On a dark and stormy afternoon, Carlisle tells Bella and Renesmee the story of his turning. We all know the story from the books. I've just fleshed it out a bit more.
The afternoon sky was almost as dark as night. Angry black clouds, heavy with moisture, roiled and tumbled across the heavens, illuminated by brilliant flashes of lightning as the long jagged fingers streaked toward the earth. Thunder rumbled and crashed ominously.
The forest that surrounded the Cullen residence stood like dark, silent sentinels, waiting miserably for the rapidly approaching thunderstorm to arrive. The densely populated trees were bleak with heavy shadows beneath the high canopy. There seemed to be a quiet anticipation in the air to see which, if any, of the taller trees would fall victim to the lightning strikes.
Bella stood motionless at the tall glass wall of the main house, gazing out at the approaching thunderstorm. The multilevel house offered a spectacular view of the heavily wooded mountains and a broad expanse of sky overhead, and her superior eyesight was not hindered at all by the stormy atmosphere. She could almost feel the tension emitting from the animals in the woods, seeking cover to wait out the weather.
The storm would have no effect on Bella, but she could not help but feel some concern for her very human father, the chief of police, who would be leaving the station soon. Knowing him, he would stop at the diner for supper before continuing home, putting him out in the storm at least twice before continuing home to the two story house in which Bella had lived with him prior to her marriage. She would give him a call later in the evening, just to be sure he had made it home safely.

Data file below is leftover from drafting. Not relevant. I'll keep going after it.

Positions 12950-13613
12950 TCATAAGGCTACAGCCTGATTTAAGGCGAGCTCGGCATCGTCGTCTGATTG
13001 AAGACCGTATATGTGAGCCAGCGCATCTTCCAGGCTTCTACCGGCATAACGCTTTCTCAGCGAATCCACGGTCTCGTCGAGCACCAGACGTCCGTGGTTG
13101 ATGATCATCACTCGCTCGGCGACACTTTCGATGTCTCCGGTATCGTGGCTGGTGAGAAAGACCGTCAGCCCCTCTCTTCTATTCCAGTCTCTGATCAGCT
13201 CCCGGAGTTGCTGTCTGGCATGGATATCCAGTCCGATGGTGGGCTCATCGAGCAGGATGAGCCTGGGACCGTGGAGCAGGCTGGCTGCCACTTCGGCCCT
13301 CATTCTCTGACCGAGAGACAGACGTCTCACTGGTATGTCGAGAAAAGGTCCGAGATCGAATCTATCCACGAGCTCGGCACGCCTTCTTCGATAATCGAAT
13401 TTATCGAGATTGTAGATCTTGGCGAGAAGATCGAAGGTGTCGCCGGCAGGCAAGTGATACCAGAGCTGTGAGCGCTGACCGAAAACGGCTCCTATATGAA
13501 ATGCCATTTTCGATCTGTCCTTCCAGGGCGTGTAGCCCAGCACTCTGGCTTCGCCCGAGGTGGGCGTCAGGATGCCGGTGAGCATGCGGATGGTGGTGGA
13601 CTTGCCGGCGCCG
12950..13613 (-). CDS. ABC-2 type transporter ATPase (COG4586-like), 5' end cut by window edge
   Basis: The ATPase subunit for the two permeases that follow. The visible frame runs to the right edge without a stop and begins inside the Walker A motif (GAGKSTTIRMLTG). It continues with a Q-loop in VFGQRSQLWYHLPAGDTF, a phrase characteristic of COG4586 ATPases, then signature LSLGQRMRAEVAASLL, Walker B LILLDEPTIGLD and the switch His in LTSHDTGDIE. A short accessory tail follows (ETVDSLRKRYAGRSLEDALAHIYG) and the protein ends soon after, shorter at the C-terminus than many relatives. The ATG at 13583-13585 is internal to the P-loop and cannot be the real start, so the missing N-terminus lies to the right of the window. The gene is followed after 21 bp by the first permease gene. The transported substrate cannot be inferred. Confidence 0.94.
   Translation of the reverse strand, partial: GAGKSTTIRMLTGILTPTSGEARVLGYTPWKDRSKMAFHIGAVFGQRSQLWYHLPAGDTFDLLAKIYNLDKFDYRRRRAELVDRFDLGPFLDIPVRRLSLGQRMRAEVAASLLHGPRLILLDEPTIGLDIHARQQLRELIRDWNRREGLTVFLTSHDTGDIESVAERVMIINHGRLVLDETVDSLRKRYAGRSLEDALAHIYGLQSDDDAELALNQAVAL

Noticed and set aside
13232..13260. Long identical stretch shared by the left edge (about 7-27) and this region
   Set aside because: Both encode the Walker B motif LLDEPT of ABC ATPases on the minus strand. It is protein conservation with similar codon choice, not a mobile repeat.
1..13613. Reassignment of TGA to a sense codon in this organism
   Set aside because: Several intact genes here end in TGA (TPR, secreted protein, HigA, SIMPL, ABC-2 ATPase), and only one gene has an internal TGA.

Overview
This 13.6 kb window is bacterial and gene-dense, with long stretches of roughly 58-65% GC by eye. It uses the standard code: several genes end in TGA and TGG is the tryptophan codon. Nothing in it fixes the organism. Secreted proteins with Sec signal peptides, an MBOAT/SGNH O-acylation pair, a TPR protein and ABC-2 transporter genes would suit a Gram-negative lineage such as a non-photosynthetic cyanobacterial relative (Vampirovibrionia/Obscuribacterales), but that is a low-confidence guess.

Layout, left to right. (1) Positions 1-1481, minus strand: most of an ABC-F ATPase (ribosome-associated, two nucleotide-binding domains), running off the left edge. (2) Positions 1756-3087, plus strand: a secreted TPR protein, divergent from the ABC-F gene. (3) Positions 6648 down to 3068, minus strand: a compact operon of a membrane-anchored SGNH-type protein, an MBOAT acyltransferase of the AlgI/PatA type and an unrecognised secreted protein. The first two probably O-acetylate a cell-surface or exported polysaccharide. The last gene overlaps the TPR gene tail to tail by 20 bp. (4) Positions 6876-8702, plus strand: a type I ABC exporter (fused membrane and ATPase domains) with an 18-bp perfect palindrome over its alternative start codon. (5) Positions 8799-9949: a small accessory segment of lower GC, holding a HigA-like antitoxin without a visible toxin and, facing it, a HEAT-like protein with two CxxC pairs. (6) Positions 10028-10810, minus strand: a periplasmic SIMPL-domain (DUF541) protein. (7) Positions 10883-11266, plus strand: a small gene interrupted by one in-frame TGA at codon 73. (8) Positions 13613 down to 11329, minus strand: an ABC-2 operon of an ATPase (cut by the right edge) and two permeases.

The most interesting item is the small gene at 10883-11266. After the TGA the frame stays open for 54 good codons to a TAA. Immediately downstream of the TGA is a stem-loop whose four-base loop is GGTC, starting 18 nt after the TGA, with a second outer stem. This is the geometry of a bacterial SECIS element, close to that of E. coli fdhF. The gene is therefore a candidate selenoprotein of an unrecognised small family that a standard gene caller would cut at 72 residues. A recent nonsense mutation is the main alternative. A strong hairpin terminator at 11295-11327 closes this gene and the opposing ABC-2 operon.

Since her marriage to Edward, she and her husband and their daughter divided their time between the Cullens' large home and a smaller house as short distance away, a wedding gift from the family that provided the couple with the privacy they sought. Much of their time, however, was spent at the main residence in the company of the rest of the family. She loved the huge house with its high glass walls that provided unobstructed views of the forest almost as much as she loved the family that had accepted and welcomed her as one of them, even before Edward had made that official.
As if reading her thoughts, a guffaw of laughter erupted behind her, and she turned toward the sound to face the three young men who sat at a square table, intent on the game that was being played on it.
Facing each other across the table, Emmett and Jasper were occupied in some sort of military board game where the players engaged in make-believe war, their "armies" in the form of various playing pieces that faced their enemy combatants across the board. Edward, because of his mind reading abilities, had trouble finding playing partners, but he was welcome to watch, so he sat at the table observing the moves, sometimes nodding in approval, and sometimes shaking his head in objection, which seemed to frustrate Emmett.